Based in Sydney, Australia, Foundry is a blog by Rebecca Thao. Her posts explore modern architecture through photos and quotes by influential architects, engineers, and artists.

RVMHS Explores Mildred Scott Olmsted’s Century

RVMHS Explores Mildred Scott Olmsted’s Century

Mildred Scott Olmstead is the focus of an exhibit and lecture at the Rose Valley Museum.  Photo courtesy of Swarthmore College Peace Collection.

Mildred Scott Olmstead is the focus of an exhibit and lecture at the Rose Valley Museum. Photo courtesy of Swarthmore College Peace Collection.

For nearly 60 years, social justice crusader and peace activist Mildred Scott Olmsted lived at Thunderbird Lodge, which is now home to the Rose Valley Museum and Historical Society. Beginning next weekend, the house will host an exhibit about its former resident, highlighted by a lecture on Sunday, May 19, by Delaware County historian and Swarthmore resident Nancy Webster.

Olmsted, said Webster, “was the perfect example of act locally, have an effect globally. She was part of a distinguished generation.” Born in 1890, Olmstead served as a relief worker in Europe at the end of World War I, where she met future Common Pleas Court Judge Allen S. Olmsted II, one of the founders of the ACLU. They married in 1921 and subsequently moved to Rose Valley.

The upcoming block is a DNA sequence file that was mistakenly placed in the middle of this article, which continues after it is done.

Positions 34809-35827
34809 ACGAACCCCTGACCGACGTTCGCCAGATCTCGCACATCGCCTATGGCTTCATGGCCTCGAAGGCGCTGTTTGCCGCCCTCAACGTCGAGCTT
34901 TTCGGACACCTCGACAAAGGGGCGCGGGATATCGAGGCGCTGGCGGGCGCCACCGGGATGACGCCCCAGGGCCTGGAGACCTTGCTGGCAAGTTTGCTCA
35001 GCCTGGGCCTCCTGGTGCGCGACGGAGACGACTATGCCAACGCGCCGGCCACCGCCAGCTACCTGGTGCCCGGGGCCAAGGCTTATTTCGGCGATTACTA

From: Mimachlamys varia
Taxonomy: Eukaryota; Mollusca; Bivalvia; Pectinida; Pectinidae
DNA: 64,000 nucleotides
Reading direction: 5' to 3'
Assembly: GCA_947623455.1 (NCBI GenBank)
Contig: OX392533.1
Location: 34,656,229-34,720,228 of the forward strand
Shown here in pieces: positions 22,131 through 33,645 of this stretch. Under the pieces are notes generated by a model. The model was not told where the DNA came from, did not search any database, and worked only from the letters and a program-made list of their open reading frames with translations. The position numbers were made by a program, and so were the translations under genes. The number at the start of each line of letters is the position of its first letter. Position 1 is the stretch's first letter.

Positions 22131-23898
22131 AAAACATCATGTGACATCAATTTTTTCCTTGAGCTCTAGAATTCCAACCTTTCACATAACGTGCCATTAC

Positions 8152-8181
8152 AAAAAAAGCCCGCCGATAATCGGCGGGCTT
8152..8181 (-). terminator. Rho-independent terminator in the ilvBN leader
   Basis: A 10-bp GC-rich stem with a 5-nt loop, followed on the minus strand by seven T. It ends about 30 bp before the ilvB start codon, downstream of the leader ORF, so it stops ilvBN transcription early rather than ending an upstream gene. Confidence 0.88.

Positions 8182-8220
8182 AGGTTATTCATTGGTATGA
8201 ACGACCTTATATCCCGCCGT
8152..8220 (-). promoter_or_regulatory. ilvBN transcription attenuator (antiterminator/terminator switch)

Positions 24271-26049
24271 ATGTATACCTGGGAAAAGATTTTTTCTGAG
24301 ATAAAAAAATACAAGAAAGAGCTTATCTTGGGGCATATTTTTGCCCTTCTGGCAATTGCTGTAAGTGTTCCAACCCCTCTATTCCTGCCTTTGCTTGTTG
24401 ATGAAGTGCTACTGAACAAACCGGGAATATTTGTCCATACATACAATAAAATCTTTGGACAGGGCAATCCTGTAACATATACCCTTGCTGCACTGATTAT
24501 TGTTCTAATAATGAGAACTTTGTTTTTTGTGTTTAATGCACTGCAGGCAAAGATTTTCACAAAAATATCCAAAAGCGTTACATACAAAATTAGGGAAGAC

Olmsted became Executive Secretary of the Pennsylvania Branch of the Women’s International League for Peace and Freedom in 1922. She was later named president of its U.S. section, a post she held for two decades, and traveled the world as its international representative. A committed Quaker and civil rights activist, she was involved in many progressive causes in the Philadelphia area — birth control, rights of working women, civil liberties and rights of conscience.

Webster, who met her as a child, will recount personal stories of Olmsted’s accomplishments. She recalled accompanying her mother to “endless meetings” in the Olmsteds’ living room. “She started the Delaware County chapter of the NAACP, and African-Americans who were not welcome at local hotels often stayed at their house,” Webster said.

The May 19 lecture, from 4 to 6 p.m., will be followed by a small reception. The donation is $20 per person ($15 for RVMHS members) and reservations may be made by calling 484-444-2961. Payment can be made online or at the door.

The exhibit, which may be viewed during the museum’s open weekends — May 18-19, June 8-9 and July 20-21, includes documents, photographs, pamphlets and flyers from the Swarthmore College Peace Collection, reflecting the couple’s lives, politics and activities.

Thunderbird Lodge is located at 41 Rose Valley Road; parking is available at the School in Rose Valley. For more information, visit rosevalleymuseum.org.

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